S4-EP18: A’lelia Bundles on Legacy, Leadership, and Growing Bolder at 70

Jun 3, 2022


Debbie talks to A’Lelia Bundles, one of her most accomplished classmates from the Harvard/Radcliffe class of 1974. They’ve been friends for almost 50 years.



Today, Debbie Weil talks to A’Lelia Bundles: her college classmate and friend of almost 50 years. 

A’Lelia, or LeLe, as her friends call her, is an award-winning journalist, author, historian, biographer, speaker and nonprofit leader. She speaks at conferences, colleges, and corporations about entrepreneurship, philanthropy, historic preservation, financial literacy and women’s and African American history. She calls herself a truth seeker. She’s also distinguished by her warm and humorous style. It’s infectious, as you’ll hear.

She and Debbie are both members of the Harvard/Radcliffe class of 1974. (Another notable member of their class is Merrick Garland,  United States Attorney General.)

A’lelia is the great-great granddaughter of Madam C.J. Walker, the 19th century hair-care entrepreneur, activist, and philanthropist, and the first black woman millionaire in America. 

She is the author of On Her Own Ground: The Life and Times of Madam C.J. Walker, a New York Times Notable Book and the definitive biography of her trailblazing great-great grandmother.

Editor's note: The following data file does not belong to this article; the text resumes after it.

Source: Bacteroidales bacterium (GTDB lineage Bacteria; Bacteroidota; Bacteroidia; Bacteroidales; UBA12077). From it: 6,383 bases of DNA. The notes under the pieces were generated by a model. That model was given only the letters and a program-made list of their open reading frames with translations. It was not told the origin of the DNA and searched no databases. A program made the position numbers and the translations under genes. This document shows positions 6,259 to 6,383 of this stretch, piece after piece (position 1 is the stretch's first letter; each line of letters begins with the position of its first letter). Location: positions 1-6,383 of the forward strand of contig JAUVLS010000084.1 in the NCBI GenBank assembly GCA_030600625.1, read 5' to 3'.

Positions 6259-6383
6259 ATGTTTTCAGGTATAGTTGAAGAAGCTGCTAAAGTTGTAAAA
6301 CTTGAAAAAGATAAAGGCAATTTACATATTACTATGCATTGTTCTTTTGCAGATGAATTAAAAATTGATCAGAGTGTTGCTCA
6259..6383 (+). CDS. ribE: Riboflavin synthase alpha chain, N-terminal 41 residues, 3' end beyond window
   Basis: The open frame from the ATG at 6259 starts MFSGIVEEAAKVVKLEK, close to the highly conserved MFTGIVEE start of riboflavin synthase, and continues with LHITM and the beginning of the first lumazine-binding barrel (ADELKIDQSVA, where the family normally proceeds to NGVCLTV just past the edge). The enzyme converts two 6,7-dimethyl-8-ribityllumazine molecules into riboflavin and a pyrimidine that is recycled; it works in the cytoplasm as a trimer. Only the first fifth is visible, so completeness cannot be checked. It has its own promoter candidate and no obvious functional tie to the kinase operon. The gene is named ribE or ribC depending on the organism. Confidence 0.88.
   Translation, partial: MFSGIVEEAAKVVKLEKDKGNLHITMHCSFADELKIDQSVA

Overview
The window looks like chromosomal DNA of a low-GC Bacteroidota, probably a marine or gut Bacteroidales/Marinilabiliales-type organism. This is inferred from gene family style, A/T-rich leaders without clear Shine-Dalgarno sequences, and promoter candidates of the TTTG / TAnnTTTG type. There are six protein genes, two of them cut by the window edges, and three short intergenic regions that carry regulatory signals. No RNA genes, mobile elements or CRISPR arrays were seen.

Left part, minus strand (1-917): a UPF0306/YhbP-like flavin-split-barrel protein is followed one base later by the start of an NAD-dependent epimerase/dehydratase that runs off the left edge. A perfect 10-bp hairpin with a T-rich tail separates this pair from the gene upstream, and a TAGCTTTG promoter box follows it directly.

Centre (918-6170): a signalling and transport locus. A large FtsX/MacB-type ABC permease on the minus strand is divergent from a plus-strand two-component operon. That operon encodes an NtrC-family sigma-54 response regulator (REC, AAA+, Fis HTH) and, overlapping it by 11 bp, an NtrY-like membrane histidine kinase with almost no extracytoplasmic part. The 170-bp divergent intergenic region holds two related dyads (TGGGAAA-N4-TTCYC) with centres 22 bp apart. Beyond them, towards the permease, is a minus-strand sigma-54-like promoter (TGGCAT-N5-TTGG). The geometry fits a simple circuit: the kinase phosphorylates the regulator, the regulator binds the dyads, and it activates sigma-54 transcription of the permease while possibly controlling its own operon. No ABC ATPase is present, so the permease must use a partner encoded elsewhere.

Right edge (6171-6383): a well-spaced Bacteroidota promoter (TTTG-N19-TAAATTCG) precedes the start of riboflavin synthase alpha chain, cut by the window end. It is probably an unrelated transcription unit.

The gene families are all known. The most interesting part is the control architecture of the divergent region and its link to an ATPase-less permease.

Self Made, the fictional Netflix series starring Octavia Spencer, is “inspired by” (although not factually based upon) her biography.

A’lelia is at work on her fifth book, The Joy Goddess of Harlem: A’Lelia Walker and the Harlem Renaissance, about her great-grandmother whose parties, arts patronage and travels helped define the era. 

A former network television news executive and producer at ABC News and NBC News, she is a vice chair emerita of Columbia University’s Board of Trustees and chair emerita of the board of the National Archives Foundation. She is the founder of the Madam Walker Family Archives, the largest private collection of Walker documents, photographs and memorabilia.

Debbie and A’Lelia talk about not retiring, the pain of writing a book, and the importance of community and friends – especially the women in their college class. They discuss the legacy she wants to leave as a black woman and what she is looking forward to as she turns 70. 


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Thanks to our media partners

Encore.org, our newest media partner, is an ideas and innovation hub tapping the talent of those 50+ as a force for good. Founder and CEO Marc Freedman is an award-winning social entrepreneur and author, most recently, of How to Live Forever: The Enduring Power of Connecting the Generations. Looking for a great gap-year transition program? Check out Encore Fellowships, which match skilled, seasoned professionals with social-sector organizations in high-impact, paid assignments.


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Next For Me is an important new resource for the 50+ crowd focused on rewriting life. Taking a gap year or timeout may be the best way to figure out "what's next" when you're in this stage of life. Founder Jeff Tidwell explains, Next For Me "connects and inspires our generation to evolve our post-50 lives through new work, a new purpose, or a new social contribution."